A devastating fire that swept through the Hadji Ebrahim informal settlement in Belgravia on Sunday 14 February is still under investigation.
The fire saw 31 wood and iron structures destroyed, leaving 123 people displaced and claimed the life of a man.
But fires of this kind are not uncommon.
Mayco member for human settlements Malusi Booi says the City has spent more than R100 million on fire relief for victims of fires in informal settlements.
“The City has spent approximately R106 million over the previous three financial years compared to R169 million in total over the preceding decade.
“This shows significant increase in costs due to the substantial unplanned growth in existing settlements and in the formation of new informal settlements,” says Booi.
City officials, including disaster management teams, were deployed to the scene to assist the fire victims.
Last week, mayor Dan Plato, provincial minister for social development Sharna Fernandez and other officials visited the informal settlement.
Plato also handed over various staple food items to victims.
“Every instance of fire is assessed and a specific approach is developed as all instances will have unique circumstances.
“The City enables and facilitates soft relief, such as donations, site clearing, verification and assessments for assistance,” says Booi.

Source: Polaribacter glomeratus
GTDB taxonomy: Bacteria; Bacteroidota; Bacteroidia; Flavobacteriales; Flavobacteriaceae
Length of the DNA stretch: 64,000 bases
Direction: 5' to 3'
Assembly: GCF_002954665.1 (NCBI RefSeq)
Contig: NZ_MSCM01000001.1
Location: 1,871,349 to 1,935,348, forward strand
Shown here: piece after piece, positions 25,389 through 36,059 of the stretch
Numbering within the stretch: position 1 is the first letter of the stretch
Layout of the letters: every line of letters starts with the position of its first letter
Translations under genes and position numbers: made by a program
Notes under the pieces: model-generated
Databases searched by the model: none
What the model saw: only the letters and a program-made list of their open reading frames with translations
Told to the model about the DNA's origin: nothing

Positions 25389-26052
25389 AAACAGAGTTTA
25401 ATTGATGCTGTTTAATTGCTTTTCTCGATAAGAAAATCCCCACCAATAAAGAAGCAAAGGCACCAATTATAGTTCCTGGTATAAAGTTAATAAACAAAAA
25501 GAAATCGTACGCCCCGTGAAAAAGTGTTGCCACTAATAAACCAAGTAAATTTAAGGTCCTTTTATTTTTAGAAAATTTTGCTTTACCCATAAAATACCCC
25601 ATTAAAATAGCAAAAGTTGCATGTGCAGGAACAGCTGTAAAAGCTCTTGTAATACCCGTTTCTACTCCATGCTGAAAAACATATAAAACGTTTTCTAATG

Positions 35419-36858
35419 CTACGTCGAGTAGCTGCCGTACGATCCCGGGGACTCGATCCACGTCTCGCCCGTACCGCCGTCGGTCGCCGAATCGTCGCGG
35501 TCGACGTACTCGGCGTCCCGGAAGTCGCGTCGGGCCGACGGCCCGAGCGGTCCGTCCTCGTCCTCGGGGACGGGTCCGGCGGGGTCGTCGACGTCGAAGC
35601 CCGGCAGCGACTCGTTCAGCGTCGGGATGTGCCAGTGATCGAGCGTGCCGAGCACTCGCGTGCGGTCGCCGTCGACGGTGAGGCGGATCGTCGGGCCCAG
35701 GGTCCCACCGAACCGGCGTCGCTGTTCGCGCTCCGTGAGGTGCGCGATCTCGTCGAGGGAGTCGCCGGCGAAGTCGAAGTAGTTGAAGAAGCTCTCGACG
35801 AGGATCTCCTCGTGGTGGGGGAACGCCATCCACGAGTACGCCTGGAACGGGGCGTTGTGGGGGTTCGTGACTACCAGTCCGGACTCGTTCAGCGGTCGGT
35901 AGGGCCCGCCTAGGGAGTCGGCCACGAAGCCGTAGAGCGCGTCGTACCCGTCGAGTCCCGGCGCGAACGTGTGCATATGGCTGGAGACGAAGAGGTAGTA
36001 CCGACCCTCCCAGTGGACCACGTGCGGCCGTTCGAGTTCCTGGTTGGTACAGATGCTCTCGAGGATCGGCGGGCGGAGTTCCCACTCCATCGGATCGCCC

The City is also appealing to residents to assist the fire victims with social relief in the form of food parcels, blankets, baby packs, clothing and building material.
Jermaine Carelse, spokesperson for the City of Cape Town’s fire and rescue services, says various departments are offering ongoing fire safety awareness in areas prone to fires.
“A number of City departments conduct ongoing fire safety awareness and education programmes, including the fire and rescue service, disaster risk management centre and the human settlements directorate,” he says.
However, he adds: “Any area is vulnerable to fire, particularly where precautionary measures that can be instituted are not adhered to.
“This includes not maintaining fire breaks, the construction of structures too close to one another, and also disregard for fire safety practices in the home – in spite of ongoing education and awareness campaigns by the City.”